Santa Monica, Cal., started a “drones as first responder” program, dispatching a drone from the roof of the police station after someone calls 911, NBC News reports. Officers respond, too, but the drone frequently arrives first. “It’s a fundamental change in the way that we can bring policing services to our city,” said Peter Lashley, a veteran of the force who often pilots the drone. At a time when law enforcement agencies face a crisis of legitimacy amid a series of high-profile murder cases against officers, police say drones could make a huge impact by defusing potentially violent situations. Their proliferation is also likely to prompt fears about risks to privacy and a renewed debate about the balance of power between ordinary people and the government.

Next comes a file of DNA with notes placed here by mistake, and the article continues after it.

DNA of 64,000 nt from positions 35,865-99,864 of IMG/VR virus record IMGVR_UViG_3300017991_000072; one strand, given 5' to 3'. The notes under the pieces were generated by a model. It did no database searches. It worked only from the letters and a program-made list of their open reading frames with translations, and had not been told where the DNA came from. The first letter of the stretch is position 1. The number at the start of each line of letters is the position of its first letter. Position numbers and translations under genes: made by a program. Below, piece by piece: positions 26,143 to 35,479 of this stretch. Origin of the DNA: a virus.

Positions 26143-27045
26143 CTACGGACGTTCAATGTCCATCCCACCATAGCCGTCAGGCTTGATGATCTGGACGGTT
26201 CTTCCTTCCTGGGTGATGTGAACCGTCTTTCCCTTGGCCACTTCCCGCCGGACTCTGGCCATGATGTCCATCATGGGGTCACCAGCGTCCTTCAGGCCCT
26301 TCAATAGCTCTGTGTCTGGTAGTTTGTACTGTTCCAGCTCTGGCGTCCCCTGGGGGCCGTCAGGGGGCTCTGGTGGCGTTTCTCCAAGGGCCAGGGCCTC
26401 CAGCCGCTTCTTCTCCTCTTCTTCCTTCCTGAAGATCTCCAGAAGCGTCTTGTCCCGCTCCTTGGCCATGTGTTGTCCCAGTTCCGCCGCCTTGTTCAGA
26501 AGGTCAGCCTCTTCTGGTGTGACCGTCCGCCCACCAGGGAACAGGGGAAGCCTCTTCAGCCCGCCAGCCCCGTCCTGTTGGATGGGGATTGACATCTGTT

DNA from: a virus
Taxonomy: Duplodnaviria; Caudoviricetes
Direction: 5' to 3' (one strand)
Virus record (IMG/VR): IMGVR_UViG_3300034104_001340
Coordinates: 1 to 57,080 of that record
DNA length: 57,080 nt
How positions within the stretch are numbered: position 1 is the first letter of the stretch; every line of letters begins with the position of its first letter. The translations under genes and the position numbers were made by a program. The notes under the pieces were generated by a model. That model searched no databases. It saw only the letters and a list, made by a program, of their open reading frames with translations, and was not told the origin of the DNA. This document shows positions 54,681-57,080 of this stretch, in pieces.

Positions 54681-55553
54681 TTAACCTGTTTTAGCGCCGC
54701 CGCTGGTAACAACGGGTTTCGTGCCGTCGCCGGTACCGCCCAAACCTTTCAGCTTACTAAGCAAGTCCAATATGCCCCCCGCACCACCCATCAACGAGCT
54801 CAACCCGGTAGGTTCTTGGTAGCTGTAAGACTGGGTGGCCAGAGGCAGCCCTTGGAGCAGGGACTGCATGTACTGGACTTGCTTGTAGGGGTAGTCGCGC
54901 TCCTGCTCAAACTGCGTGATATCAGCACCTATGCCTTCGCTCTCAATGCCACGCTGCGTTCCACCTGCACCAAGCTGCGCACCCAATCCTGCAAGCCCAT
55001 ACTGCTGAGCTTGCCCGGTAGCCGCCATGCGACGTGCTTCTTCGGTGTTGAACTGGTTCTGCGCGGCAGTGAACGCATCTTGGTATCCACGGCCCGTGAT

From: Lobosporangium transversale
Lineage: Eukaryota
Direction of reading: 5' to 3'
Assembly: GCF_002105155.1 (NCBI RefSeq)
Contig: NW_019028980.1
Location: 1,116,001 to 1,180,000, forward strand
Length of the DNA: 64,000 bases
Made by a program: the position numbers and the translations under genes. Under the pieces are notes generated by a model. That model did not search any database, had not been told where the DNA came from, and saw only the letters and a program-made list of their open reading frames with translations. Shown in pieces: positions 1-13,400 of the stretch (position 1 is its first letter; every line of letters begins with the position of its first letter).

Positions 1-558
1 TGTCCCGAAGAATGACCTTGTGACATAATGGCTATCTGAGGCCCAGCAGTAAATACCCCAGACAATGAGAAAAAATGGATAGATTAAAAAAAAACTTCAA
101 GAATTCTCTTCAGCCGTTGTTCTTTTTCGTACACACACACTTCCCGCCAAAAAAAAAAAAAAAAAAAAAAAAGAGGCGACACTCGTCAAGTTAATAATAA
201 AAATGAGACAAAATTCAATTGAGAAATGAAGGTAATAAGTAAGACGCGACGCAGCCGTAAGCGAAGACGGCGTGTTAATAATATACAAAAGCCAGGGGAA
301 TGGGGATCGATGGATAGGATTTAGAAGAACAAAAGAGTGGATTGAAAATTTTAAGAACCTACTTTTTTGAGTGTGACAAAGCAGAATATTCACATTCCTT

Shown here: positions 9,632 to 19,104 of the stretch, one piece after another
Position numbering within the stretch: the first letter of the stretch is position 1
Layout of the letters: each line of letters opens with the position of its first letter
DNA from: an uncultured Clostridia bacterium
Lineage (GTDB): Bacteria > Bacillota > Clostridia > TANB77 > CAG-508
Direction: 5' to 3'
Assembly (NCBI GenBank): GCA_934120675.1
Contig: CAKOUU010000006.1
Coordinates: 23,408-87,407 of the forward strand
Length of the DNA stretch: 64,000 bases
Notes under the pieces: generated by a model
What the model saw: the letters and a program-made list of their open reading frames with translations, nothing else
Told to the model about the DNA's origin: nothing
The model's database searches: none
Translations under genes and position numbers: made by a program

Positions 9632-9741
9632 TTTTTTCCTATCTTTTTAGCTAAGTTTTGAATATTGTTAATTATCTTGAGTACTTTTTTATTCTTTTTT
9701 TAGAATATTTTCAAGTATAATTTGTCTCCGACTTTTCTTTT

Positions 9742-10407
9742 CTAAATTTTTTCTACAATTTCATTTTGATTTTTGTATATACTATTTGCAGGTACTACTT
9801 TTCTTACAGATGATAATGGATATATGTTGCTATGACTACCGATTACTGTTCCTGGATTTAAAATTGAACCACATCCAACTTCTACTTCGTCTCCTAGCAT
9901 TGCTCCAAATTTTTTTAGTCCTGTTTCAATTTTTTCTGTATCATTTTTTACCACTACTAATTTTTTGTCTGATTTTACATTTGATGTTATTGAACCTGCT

The courts have found that blanket aerial police surveillance over an entire city is unconstitutional. “We respond to 911 calls for service,” said Lashley. “We don’t randomly fly over the city looking for people doing anything wrong.” Police have long dabbled with drones, but using them to respond to 911 calls is relatively new and rare. Over the past two years, the program has spread rapidly around Los Angeles — Beverly Hills and Redondo Beach have adopted it, in addition to Santa Monica, as have a dozen or so other departments nationwide. The Balimore Banner reports that Baltimore police have proposed using drones for SWAT operations and crime scene evidence investigation.